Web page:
If you've noticed a proliferation of highly rated Napa Cabernets, here's one reason why: The subdivision of Beckstoffer To Kalon Vineyard in Oakville has become the source of more and more Cabernets and, consequently, more and more highly rated wines.
The 81-acre vineyard was the grape source for 18 different bottlings in 2008, and likely 19 in 2009. In 2001, only four wines carried the To Kalon designation.
Robert Mondavi Winery is the largest owner of the original To Kalon property. Mondavi vineyard designated its Reserve Fumé Blanc, and has made a To Kalon Cabernet on occasion. But most of the time the Cabernet goes into the Mondavi Reserve Cabernet bottling, which can range from 50 to 80 percent To Kalon grapes.
To Kalon is the source of some of Napa's highest-rated wines. All but two of the 2008 bottlings were rated 90 points or higher, and a handful eclipsed 95 points. No less than nine To Kalon 2009s have earned classic ratings thus far. Schrader is the largest buyer of To Kalon Cabernet, using about 10 acres of the vineyard and producing five different bottlings in most years.
To Kalon Cabernet is expensive, to be sure. Vintners pay 100 times their bottle price per ton of grapes, so a $175 bottle means the vintner paid $17,500 a ton. Paul Hobbs once paid $28,500 a ton to make a $285 bottle of Cabernet.
The parceling of the Beckstoffer Georges III vineyard in Rutherford is undergoing a similar subdivision. This year owner Andy Beckstoffer expects 11 different Georges III designations. The property, named after Georges de Latour, the founder of Beaulieu Vineyard, was once one of BV's top vineyards. It's 270 acres planted to Cabernet, with 20 percent, or 54 acres, of what Beckstoffer calls "sweet spots," where quality rises above other portions of the vineyard.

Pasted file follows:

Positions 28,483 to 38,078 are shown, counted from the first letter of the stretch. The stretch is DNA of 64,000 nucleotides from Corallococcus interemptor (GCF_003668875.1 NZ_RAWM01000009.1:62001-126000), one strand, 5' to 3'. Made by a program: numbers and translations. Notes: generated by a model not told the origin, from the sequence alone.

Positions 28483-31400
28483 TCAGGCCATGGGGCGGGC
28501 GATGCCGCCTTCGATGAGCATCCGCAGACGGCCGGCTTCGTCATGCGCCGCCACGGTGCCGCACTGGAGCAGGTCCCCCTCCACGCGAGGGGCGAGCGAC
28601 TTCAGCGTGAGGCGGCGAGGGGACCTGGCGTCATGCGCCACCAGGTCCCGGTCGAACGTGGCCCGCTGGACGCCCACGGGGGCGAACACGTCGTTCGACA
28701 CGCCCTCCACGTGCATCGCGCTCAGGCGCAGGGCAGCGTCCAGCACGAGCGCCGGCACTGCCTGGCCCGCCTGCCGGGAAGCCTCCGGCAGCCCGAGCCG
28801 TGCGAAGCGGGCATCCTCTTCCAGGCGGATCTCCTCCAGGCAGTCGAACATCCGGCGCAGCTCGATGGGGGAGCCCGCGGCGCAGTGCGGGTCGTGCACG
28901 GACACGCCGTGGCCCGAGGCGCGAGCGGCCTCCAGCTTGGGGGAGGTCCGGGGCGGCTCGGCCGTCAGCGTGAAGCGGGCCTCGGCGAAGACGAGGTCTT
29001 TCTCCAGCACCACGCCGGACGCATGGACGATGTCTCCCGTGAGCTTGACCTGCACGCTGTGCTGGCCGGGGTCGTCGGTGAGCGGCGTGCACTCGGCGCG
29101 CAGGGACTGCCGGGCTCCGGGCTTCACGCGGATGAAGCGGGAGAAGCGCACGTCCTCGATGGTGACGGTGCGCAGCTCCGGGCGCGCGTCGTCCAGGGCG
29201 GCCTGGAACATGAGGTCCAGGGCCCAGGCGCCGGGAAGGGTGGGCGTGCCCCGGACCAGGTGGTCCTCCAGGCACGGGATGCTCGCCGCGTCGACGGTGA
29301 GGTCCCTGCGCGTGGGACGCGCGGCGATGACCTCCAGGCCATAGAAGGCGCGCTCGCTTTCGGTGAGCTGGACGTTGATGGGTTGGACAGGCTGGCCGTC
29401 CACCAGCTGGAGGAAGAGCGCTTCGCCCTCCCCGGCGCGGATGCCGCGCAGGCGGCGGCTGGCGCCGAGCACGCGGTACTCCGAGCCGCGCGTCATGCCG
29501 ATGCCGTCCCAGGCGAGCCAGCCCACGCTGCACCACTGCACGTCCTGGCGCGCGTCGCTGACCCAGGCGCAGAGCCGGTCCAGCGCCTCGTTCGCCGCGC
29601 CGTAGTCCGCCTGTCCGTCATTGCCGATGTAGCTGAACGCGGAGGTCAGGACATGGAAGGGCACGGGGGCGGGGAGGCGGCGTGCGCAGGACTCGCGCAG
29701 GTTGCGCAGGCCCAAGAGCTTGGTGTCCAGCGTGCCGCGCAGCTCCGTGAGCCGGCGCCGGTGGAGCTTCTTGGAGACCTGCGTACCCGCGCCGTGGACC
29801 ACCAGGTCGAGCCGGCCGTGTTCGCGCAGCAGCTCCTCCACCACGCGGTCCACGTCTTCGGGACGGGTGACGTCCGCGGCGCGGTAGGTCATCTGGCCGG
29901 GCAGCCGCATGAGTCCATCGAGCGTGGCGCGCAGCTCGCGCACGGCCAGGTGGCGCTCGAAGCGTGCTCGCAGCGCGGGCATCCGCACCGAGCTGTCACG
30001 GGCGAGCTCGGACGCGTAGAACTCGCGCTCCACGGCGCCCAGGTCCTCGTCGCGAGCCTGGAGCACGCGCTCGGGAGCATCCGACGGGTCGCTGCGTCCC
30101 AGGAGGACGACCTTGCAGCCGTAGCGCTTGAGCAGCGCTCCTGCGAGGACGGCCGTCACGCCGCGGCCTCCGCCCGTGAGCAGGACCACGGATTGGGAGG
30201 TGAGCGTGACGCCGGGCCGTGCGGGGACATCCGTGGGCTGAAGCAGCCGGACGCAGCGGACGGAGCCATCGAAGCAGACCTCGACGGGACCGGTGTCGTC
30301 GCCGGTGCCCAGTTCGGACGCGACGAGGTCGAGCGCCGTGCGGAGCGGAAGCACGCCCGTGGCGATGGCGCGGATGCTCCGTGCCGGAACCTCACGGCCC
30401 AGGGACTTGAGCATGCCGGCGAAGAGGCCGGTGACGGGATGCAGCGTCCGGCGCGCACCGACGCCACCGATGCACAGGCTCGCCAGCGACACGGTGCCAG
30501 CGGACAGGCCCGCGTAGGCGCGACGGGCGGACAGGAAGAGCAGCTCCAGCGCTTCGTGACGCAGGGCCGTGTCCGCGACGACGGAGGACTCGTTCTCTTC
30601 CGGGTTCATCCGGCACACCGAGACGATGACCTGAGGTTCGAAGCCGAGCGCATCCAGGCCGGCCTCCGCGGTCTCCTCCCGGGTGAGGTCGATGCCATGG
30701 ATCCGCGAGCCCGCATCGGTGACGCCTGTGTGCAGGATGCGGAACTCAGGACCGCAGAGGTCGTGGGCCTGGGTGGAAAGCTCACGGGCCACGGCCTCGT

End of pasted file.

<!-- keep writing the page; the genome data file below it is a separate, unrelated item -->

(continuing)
Beckstoffer, among others, expects that Napa's best and largest vineyards will continue to be further parceled into small-lot wines. When the quality reaches the level of the sweet spots, it pays for both the vineyard owner and the vintner.
It's a trend that is growing among Pinot Noir vineyards as well. And it explains why the number of high-quality bottlings of California wine will continue to rise, whether the number of acres under vine does or not.
Mike Gries — Cedar Rapids, Iowa — August 24, 2012 1:23pm ET
James Laube — Napa, CA — August 24, 2012 1:33pm ET
John Percun — Sevenhills, Ohio USA — August 24, 2012 5:21pm ET
Jeff Ames — Napa, ca — August 25, 2012 11:45pm ET
Eric Hall — Healdsburg, CA — August 26, 2012 5:23pm ET
Louis Robichaux — Highland Village, Texas — August 27, 2012 1:52pm ET
David Nelson — CA — August 27, 2012 3:40pm ET
Jeff Ames — Napa, ca — August 27, 2012 5:07pm ET
Jeff Ames — Napa, ca — August 27, 2012 5:16pm ET
David Nelson — CA — August 27, 2012 6:54pm ET
Brad Paulsen — Saratoga, CA — August 29, 2012 7:04pm ET
Andy Beckstoffer — rutherford,ca — September 5, 2012 3:59pm ET
Debra Patterson — Libertyville, IL — September 7, 2012 9:37pm ET
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